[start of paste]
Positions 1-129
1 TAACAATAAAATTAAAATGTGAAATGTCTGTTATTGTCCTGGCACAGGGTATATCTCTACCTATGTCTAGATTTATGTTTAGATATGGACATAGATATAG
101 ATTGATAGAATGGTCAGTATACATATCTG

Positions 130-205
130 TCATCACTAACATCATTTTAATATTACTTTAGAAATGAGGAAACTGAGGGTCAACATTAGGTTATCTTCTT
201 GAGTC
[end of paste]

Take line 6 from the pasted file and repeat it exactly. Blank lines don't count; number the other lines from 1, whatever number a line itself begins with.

201 GAGTC